Calling – and the stuff that drives you nuts

I love this snippet of wisdom from Phil Cooke yesterday, What drives you nuts? How to find your purpose. Some people seem to spend their lives pursuing a calling with real passion; others struggle to get going or even to recognise what it is that might spur them into action. Phil’s solution? Ask yourself, “What drives me nuts?”

“Let me offer a suggestion. I’ve discovered that in many cases, the thing you hate the most, is probably the problem God has called you to fix. In other words, what do you hate? What drives you nuts? I believe the key to your destiny could be found in the answer to that question.”

It seems entirely reasonable that the good desires in our hearts are placed there by God and that his frustration with a broken world flows over into our hearts.

For we are God’s workmanship, created in Christ Jesus to do good works, which God prepared in advance for us to do.
Eph 2:10

A little frustration may be what it takes to get us going.

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3 Responses to Calling – and the stuff that drives you nuts

  1. sally says:

    seems too contradictary to me Tim- I believe we spend too much energy looking for things that make us uncomfortable and forget that God wants to give us the desires of our hearts ( not selfish of course)… where is my passion? it is worth asking ourselves that question!

  2. Tim Abbott says:

    Sally – Thanks for this. I agree in that I’d be a bit concerned if frustration was the sole arbiter of calling. That way maybe lies a kind of driven anger that gets things done, but badly.
    However, I can appreciate that as part of a healthy process of discerning God’s calling and purpose in our lives it can sometimes be helpful to look at those things where we feel ‘this is wrong’. Much passion is actually a passion to change something so that it better reflects God’s will for people and his world, for example serving the poor, sharing the message of the gospel, promoting health or healing, caring for the environment or seeking to lead people from lifestyles or worldviews that keep them blinded to Christ.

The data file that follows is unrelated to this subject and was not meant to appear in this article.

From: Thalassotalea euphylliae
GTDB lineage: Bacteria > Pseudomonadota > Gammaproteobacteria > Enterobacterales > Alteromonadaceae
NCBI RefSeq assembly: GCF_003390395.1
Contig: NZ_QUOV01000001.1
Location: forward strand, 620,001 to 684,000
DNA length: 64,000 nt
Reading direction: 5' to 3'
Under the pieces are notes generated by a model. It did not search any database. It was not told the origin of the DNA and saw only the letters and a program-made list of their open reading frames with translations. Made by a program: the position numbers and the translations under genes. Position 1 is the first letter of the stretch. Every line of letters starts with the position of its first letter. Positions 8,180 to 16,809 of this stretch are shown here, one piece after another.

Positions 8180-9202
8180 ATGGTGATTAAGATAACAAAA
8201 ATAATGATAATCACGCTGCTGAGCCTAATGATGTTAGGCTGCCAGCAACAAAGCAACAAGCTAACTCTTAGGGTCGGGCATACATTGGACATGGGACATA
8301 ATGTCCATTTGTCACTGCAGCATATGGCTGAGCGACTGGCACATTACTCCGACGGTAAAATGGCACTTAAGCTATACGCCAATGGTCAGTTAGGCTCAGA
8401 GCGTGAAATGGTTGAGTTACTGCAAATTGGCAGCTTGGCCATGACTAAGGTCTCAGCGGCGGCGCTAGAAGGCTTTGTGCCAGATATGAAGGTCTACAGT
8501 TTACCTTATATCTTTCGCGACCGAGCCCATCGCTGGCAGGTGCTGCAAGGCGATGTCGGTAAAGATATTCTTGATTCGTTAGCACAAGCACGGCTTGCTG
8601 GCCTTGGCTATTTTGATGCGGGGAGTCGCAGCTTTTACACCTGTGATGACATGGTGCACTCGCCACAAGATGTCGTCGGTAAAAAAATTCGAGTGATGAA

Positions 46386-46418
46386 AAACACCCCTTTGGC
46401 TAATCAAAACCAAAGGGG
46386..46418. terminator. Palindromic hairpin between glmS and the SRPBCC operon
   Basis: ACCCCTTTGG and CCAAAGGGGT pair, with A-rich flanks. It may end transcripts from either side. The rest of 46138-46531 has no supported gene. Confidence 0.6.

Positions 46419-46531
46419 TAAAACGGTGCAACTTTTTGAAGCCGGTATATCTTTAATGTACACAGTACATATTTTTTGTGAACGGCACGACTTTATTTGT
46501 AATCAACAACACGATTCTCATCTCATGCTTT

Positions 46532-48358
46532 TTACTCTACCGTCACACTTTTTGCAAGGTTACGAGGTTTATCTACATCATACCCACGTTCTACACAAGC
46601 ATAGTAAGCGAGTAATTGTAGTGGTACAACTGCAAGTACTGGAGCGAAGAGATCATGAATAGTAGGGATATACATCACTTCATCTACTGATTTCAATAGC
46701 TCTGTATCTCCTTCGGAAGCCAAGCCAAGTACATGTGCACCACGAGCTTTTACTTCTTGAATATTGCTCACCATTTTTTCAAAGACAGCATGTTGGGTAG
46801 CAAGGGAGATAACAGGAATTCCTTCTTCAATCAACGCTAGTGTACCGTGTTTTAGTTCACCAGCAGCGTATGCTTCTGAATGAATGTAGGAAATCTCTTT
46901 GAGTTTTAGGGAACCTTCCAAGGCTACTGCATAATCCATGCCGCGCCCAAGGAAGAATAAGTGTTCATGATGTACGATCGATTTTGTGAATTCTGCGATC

Our passion for mission comes not just from our understanding and experience of the joy and benefit of salvation but also from a frustration that ‘The god of this age has blinded the minds of unbelievers, so that they cannot see the light of the gospel of the glory of Christ’. (2Cor 4:4)
    I think your comment rightly flags up the danger of just looking at frustrations – there are so many! But in an appropriate pastoral setting I still think there’s a place for asking, “could the thing that drives you nuts actually be something God is sharing with you and has placed on your heart.” I believe that God not only fulfils/answers the desires of our hearts, but also gives us those desires in the first place. And sharing a little godly frustration may actually be part of what it means to ‘have the mind of Christ’. (1Cor 2:16)

  3. sally says:

    Oh yes I’m in full agreement with you there Tim- thats why I work where I do- but I also believe there is a balance and peace and joy are spiritual fruits which we need to be able to sense growing through the frustrations- if not we might just be in the wrong place!

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